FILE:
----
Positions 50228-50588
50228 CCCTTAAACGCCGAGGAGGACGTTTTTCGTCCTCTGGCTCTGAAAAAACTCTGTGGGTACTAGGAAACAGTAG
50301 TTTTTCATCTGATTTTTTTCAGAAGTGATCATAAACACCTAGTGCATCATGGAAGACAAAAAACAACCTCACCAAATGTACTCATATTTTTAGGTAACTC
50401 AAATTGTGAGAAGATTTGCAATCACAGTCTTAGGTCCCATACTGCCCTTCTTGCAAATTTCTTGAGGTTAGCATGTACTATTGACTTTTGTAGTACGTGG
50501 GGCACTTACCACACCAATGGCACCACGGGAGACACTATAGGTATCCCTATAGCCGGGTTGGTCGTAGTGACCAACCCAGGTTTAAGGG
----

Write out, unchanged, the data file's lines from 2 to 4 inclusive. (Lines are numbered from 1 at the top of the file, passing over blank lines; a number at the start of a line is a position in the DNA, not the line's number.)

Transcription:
50228 CCCTTAAACGCCGAGGAGGACGTTTTTCGTCCTCTGGCTCTGAAAAAACTCTGTGGGTACTAGGAAACAGTAG
50301 TTTTTCATCTGATTTTTTTCAGAAGTGATCATAAACACCTAGTGCATCATGGAAGACAAAAAACAACCTCACCAAATGTACTCATATTTTTAGGTAACTC
50401 AAATTGTGAGAAGATTTGCAATCACAGTCTTAGGTCCCATACTGCCCTTCTTGCAAATTTCTTGAGGTTAGCATGTACTATTGACTTTTGTAGTACGTGG